American Veterans Archaeological Recovery, working with the American Defense POW/MIA Accounting Agency, the University of York and the local community, is carrying out the veterans archaeological excavation at Park Farm over four weeks.
Stephen Humphreys, chief executive of AVAR and a research fellow at the University of York, said: “The target for these excavations will be an American B-24 Liberator heavy bomber that crashed with several members of its crew still on board after bombing a target in France in 1944.
“This project is unique for several reasons. First, unlike a typical archaeology dig this excavation is aimed at recovering the remains of these service members so they can be returned to the United States.
“Second, the excavation will be carried out by American and British military veterans, as well as British undergraduate students from the University of York.
“Our programme is tailored to benefit the mental health of our participants. We have found that as they work, they draw on an emotional connection to the site and the end mission. They do see it as extended family.”
The dig happened to coincide with the 77th anniversary of the plane crash, so the team started with a memorial service on Tuesday, June 22, including a flypast with three Spitfires to honour the missing airmen.
Excavation work started with removing the top layer on Wednesday, June 23, and will continue going deeper into the ground, finishing on Friday, July 16.
Stephen said they would be working layer by layer and had already found aluminium wreckage and components.
He added: “It is important for veterans to be involved and that it is multinational. It was American aircraft and crew but the farm has protected it and the community of Arundel has watched over the remains of three aircrew who were killed.”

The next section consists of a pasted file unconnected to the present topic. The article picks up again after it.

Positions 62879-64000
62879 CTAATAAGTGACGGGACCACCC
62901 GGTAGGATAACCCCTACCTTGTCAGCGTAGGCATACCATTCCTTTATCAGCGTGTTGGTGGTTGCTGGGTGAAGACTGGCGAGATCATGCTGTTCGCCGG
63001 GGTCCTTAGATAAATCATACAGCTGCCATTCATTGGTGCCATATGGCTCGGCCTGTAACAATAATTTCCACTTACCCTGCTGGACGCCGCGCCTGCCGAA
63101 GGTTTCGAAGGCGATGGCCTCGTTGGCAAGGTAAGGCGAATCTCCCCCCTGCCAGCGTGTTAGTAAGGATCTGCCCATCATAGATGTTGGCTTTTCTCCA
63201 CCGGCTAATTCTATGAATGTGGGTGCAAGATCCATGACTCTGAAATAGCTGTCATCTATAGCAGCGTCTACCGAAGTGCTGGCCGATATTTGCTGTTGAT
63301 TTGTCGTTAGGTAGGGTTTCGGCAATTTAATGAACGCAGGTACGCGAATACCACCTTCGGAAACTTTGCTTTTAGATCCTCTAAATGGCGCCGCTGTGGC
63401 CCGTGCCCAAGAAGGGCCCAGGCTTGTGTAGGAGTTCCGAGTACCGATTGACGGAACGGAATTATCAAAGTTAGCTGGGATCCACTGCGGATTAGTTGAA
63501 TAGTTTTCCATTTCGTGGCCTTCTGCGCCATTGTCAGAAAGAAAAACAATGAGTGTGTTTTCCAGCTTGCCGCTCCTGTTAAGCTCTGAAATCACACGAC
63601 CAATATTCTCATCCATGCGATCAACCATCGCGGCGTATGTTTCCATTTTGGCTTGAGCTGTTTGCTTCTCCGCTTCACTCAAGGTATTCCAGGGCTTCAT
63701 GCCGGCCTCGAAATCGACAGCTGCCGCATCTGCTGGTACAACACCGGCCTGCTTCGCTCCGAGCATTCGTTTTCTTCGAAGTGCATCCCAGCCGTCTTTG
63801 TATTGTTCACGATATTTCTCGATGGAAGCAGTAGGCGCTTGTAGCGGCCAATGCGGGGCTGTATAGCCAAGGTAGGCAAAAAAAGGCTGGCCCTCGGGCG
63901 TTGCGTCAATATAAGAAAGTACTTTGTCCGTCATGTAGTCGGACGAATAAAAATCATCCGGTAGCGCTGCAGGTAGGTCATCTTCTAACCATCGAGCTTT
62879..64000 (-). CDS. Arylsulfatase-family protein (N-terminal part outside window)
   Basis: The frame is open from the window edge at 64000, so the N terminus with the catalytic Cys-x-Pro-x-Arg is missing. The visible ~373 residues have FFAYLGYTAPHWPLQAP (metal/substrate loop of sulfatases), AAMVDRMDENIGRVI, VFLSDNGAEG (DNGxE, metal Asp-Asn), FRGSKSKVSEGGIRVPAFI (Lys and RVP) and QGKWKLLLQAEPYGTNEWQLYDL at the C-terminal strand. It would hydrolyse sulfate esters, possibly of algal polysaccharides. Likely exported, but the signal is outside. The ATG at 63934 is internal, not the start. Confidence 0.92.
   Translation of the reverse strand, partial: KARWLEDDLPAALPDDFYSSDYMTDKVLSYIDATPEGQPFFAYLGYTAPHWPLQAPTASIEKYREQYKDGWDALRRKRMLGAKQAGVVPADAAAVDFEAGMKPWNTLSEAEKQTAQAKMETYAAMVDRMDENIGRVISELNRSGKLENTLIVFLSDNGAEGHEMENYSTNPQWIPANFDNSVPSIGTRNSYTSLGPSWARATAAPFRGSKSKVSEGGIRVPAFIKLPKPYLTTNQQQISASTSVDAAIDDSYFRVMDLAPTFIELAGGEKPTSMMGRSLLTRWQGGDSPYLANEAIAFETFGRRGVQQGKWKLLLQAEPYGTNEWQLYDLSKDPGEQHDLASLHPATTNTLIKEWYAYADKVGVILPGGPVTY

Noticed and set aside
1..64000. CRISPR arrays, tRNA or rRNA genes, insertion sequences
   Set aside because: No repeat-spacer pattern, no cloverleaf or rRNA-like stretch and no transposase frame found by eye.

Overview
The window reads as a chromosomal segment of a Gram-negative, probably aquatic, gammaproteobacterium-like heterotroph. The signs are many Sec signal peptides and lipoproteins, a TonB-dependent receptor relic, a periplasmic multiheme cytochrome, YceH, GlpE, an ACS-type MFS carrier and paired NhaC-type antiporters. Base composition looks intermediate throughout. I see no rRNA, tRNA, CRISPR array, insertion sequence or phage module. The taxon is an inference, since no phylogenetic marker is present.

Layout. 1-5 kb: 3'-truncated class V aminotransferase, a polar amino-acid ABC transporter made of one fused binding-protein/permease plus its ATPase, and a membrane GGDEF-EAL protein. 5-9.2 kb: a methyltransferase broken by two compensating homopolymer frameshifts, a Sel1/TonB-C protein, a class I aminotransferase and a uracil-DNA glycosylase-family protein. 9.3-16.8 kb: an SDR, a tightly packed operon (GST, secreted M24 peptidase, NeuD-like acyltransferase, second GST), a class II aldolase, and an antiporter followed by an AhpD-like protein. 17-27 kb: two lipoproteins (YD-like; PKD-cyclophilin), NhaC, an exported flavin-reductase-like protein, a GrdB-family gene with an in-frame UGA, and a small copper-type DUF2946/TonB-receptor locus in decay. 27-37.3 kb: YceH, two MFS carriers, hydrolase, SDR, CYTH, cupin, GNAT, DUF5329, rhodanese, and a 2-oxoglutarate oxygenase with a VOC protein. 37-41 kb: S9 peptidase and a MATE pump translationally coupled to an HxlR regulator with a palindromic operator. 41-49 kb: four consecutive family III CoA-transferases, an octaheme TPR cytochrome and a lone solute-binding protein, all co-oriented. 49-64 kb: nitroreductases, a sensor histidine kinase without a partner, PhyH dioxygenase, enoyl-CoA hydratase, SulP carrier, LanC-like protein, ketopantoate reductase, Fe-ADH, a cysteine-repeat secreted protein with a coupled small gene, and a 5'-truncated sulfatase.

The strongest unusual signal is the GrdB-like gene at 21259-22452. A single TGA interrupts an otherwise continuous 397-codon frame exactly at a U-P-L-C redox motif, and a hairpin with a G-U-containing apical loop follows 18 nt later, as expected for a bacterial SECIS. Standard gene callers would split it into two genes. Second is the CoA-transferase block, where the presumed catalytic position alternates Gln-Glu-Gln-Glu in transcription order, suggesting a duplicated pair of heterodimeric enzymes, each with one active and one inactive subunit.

Mark Khan, a Cold War veteran who served in Northern Ireland, helped get the project off the ground after meeting military aviation researcher Andy Saunders at an archaeology conference in Dorking.
They discussed the plane crash and as an Arundel resident, Mark was keen to take it further, including extensive research.
He said: “The farmer’s dad was a young lad at the time, living in the cottages nearby, so when it crashed he was quickly at the scene. He wrote a first-hand account and there has been extensive research.
“It is a very evocative story. The bomber was based at Suffolk and was on a mission to Versailles. It was hit over the target and damaged by flak. They lost most of the flying controls but nursed it back in the bomber stream. They followed a one-way system so they couldn’t go straight back to base. It was a tremendous feat of airmanship.
“As it neared the English coastline, the pilot gave the order to bail out. As it flew on over Arundel, something happened that caused the aircraft to crash, we don’t know what, and the three remaining crew were killed.”
Back in 1974, the Wealden Aviation Group dug up the aircraft, being primarily interested in the relatively intact mechanical components. Three of the engines and most of the machine guns were removed but the remaining material was pushed back into the excavation trench.
Ten years later, the fourth engine was removed from its resting place in a drainage culvert.
Now, it is hoped the remains of the three men will be found and returned to American soil.